Genealogy Success in Standenbuehl and Roland Geiger Does it Again

With Burgermeister (Village Mayor) Mueller in the former post wagon changing station

Thanks to genealogy research Roland Geiger, who is headquartered in the lovely town of St. Wendel, Saarland, Bill and Gini Packwood were able to break through one of their “Brick Walls” in genealogy and find the origin of their emigrant ancestor, Johann Merkel, of Standenbuehl and later, Stetten in Donnersbergkreis near Kirchheimbolanden, Germany.

Muensterdreisen Jesuit Monastery on the St. James Way near Standenbuehl

We also learned that the influential and larger Muensterdreisen Jesuit Monastery near Standenbuehl, between it and the neighboring village of Dreisen, was a way station for pilgrims following the Way of St. James to the saint’s burial place in Santiago di Compostela, Spain. This pilgrimage road also crosses the locally known “Kaiserstrasse,” or Emperor’s Way, which cuts through the heart of Standenbuehl. We were told by the village mayor that this road was named for the passing of the emperor through this area in the year 1101 on his way to Mainz. Napoleon also used this road as he made his way to Mainz. The post changing station was a highlight of our visit, where Mayor Mueller showed us where the horses would be changed and any repairs done to the carriage before the journey pressed onward. “An average day would be 60-70 kilometers,” the mayor said. That’s 45 miles over rough, unpaved roads. The mayor himself, a man in his early 60s, remembers when Standenbuehl had a main street made of large cobblestones and not the smooth blacktop of today.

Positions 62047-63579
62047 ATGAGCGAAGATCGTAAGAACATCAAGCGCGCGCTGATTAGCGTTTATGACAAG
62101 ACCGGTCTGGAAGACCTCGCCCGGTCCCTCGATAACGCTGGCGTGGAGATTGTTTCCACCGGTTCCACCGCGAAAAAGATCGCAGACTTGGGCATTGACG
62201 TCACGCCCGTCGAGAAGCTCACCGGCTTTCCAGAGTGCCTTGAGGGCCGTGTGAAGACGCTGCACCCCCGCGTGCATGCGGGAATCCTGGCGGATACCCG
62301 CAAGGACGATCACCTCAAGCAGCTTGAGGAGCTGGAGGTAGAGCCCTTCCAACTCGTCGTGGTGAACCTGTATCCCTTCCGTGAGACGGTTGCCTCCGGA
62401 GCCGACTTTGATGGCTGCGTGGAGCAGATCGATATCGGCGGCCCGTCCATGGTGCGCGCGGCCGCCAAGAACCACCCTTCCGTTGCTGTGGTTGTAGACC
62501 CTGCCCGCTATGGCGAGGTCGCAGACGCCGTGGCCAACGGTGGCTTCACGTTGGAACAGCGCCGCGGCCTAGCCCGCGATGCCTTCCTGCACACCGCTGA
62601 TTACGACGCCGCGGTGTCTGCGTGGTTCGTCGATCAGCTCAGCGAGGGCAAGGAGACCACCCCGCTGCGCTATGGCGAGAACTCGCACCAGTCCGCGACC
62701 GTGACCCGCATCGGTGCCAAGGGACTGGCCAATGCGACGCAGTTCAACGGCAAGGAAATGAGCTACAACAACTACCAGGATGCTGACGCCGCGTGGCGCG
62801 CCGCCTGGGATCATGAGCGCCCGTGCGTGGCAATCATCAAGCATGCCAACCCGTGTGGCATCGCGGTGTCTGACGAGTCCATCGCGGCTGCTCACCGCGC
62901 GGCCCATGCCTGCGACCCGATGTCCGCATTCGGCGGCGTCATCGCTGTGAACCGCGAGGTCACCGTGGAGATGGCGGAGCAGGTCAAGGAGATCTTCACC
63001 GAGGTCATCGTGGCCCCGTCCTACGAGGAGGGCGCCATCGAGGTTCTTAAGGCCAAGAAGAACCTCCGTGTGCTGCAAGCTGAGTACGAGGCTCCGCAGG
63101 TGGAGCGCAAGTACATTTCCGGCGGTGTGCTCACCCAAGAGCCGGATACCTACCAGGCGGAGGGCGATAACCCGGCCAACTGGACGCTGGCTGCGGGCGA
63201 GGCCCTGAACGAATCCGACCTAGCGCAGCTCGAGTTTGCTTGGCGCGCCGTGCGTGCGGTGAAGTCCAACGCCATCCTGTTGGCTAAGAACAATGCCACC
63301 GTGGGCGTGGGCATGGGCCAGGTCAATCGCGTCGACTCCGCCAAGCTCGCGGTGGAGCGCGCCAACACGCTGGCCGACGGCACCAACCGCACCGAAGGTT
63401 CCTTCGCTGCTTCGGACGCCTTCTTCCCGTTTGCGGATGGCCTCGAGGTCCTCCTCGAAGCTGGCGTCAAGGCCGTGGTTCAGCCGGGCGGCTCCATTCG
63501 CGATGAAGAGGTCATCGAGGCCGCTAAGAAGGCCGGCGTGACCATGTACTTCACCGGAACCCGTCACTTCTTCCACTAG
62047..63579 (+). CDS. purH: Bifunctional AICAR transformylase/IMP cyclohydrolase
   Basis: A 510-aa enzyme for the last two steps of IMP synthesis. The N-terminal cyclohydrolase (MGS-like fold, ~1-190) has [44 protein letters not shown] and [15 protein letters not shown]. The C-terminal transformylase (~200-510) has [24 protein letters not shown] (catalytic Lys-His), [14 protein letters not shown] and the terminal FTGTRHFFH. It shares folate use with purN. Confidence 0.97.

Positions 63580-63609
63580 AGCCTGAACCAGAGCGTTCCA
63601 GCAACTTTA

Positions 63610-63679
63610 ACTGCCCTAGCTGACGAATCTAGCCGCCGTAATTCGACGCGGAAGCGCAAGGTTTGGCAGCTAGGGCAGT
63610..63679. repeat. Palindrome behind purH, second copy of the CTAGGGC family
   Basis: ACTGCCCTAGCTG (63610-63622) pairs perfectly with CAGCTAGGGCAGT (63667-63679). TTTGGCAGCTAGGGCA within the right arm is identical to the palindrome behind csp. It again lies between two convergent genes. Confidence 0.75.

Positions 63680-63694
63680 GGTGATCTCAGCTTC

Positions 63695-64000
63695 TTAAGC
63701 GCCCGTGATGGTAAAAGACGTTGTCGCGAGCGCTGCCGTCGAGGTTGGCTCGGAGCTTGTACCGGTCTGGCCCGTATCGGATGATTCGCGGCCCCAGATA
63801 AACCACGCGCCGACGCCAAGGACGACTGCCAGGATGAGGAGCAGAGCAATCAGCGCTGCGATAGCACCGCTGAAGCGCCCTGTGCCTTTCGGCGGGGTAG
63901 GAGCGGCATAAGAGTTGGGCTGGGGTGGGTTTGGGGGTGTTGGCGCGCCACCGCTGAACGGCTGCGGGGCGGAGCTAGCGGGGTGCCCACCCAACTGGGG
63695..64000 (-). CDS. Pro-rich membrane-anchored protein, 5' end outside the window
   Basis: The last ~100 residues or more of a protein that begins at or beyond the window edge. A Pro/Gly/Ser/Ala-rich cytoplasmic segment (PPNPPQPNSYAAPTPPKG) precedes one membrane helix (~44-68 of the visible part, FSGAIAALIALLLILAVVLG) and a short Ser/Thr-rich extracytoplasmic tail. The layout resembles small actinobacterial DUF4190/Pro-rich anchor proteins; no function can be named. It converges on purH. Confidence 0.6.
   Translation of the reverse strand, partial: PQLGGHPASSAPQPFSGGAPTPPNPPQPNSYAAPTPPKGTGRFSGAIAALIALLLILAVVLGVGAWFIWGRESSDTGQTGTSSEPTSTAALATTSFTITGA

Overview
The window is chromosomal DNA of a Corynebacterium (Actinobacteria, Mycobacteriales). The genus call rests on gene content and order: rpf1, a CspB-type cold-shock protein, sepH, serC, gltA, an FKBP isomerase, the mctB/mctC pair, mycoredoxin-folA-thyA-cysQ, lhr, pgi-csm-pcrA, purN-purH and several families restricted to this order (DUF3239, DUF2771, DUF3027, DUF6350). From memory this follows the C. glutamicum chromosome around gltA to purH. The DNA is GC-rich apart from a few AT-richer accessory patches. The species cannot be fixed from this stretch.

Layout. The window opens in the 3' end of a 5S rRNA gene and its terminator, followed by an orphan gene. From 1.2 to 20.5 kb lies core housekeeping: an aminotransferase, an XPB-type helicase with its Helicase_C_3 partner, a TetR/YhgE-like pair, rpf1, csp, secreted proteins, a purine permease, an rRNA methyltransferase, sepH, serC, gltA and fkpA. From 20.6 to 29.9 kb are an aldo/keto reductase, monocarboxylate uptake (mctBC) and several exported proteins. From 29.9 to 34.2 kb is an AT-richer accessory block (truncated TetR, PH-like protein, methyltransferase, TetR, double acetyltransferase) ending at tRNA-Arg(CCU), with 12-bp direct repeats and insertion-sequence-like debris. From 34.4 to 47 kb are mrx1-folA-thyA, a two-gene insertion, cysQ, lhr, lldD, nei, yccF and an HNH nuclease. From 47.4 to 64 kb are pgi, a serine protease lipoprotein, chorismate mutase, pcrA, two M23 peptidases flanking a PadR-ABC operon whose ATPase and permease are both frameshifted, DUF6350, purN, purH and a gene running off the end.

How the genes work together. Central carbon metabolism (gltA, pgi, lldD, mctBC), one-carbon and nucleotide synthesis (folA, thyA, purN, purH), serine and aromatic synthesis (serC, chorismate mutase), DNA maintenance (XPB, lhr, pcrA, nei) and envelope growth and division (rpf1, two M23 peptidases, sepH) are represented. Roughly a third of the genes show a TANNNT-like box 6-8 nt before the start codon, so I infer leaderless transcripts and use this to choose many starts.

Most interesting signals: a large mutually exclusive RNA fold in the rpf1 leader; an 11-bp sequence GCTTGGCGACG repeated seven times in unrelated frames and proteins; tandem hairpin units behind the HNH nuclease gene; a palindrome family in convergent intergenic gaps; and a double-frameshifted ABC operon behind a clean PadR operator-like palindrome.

Experienced Genealogist Roland Geiger translates Latin into English in a chapel in Weistersweiler, Rheinland Pfalz

The Packwoods are currently enjoying a trip through their ancestral villages with James Derheim, founder of European Focus. With Roland’s help, we were able to not only visit the ancestral “Stammort,” or origin village, but we were able to pinpoint various farms and other properties owned by the Merkel family prior to their emigration in 1844 to Wisconsin.

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